Caplan's Rational Irrationality: Definition & Economics

Instructor: Gaines Arnold
Is all thought rational? This lesson looks at how people make decisions. In this lesson, the theory of rational irrationality is explored and then examples are provided as to economics, politics, personal finance, and religion.

The 2007 Financial Crisis

What caused the mid-2000's financial crisis? Some believe that it was government financial policies that propped up a housing bubble which was destined to collapse. Others contend that it was the result of Wall Street lending institutions that allowed their greed to overcome their sense of reason. Still, other people blamed consumers who purchased properties that were beyond their means. However, the reason may have been a combination of seemingly rational (reasonable) individual actions that added up to an irrational (illogical) whole.

What is Rational Irrationality?

In 2001, economist Bryan Caplan wrote 'The Myth of the Rational Voter' in which he coined the term 'rational irrationality'. Caplan said that 'people tailor their degree of rationality at the costs of error.' What this means is that when there is a low threshold of personal cost in making a certain decision, people will forego inquiry and allow themselves to make an irrational choice. One might say that firms making individual irrational choices in 2007 came at a high cost, but in this case, financial institutions were making what seemed like the rational choice due to lack of information.

Banking institutions saw what was happening and instead of relying on the global information that the economy could absorb a small correction (which ended up being about a trillion dollars), they relied on what other institutions were doing because they did not know what the final size of the correction would be. Obviously, competing financial firms do not share information to any great extent, so when one financial house began to hoard money and divest their subprime mortgages, others followed suit.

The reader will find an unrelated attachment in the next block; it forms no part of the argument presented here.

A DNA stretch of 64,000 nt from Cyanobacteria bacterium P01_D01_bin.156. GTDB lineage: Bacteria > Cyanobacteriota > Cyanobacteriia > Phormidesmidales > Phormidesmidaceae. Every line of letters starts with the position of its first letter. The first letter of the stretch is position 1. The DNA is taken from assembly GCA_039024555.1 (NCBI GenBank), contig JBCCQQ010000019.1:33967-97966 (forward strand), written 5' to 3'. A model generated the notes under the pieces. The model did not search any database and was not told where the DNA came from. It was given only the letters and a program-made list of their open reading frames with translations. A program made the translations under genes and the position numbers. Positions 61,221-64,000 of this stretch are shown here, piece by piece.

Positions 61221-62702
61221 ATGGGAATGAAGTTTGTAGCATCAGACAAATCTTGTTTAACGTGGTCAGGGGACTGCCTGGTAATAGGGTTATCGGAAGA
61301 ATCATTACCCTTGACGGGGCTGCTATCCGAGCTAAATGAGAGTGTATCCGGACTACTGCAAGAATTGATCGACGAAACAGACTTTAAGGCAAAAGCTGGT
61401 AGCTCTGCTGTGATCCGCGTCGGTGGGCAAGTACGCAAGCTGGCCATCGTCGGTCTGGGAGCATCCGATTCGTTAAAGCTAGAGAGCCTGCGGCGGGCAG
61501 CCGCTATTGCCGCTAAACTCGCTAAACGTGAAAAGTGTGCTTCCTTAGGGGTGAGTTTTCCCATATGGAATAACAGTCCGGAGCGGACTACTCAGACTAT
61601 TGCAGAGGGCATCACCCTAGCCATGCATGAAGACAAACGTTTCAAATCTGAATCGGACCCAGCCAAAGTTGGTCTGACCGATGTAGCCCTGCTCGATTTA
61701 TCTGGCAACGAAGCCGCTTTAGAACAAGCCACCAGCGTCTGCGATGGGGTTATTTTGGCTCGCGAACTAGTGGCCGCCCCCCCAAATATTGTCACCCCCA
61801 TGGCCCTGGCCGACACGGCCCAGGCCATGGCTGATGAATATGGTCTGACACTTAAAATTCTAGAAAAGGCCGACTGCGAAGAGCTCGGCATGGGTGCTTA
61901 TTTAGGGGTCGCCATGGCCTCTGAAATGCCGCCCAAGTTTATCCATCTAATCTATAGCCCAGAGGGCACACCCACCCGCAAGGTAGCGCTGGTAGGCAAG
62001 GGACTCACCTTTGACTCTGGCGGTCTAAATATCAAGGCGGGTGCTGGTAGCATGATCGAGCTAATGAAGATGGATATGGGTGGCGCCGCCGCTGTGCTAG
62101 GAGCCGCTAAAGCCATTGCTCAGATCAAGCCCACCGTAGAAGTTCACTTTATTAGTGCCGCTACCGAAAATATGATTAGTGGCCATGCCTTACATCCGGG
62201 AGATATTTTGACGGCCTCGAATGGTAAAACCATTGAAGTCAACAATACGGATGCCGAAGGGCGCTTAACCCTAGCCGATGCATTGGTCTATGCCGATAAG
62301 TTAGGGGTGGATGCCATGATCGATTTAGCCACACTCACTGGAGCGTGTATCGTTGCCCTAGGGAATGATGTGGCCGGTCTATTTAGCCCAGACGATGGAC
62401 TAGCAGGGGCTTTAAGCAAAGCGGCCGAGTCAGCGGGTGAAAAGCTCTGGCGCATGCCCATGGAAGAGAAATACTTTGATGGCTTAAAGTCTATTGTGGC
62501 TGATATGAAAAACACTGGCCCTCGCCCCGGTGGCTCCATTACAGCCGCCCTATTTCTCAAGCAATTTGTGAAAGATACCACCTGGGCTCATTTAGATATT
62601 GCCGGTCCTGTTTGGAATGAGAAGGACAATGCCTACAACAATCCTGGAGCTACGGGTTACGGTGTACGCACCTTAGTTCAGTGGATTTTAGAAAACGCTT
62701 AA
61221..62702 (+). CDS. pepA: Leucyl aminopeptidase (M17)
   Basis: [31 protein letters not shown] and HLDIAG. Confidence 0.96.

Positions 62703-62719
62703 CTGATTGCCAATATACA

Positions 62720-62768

The collapse began with this rational (because the institutions did not want to be blindsided by a collapse) irrationality (rationality became irrationality when people realized that the initial hoarding and divestment was an overreaction) and snowballed into an even bigger mess. First, lenders stopped issuing credit in order to protect their capital, and then institutions (banks included) sold assets which, in turn, caused depression in the stock market (due to the sell-off of stock and bond assets).

How the Concept Figures in Real Situations

The financial example is just one of the many ways this concept works itself into people's lives. In his book, Caplan argued that voting is not a rational exercise. Others have applied the concept to everything from religion to how people purchase products. Following are some examples of rational irrationality.

Personal Economics

People buy products they don't need all the time. Sometimes it can be an up-late complex in which an individual purchases items from an infomercial, other times it is buying two 128 ounce jars of mayonnaise at a box store because it's cheaper that way. Although these purchases can be rationalized (saving money is rational), in practice they are irrational.


Politics may be the best example of rational irrationality because the average voter has the impression that their individual vote doesn't matter. Thus, people vote based on party, a single issue, or how they have been swayed by the verbiage of one candidate or another.

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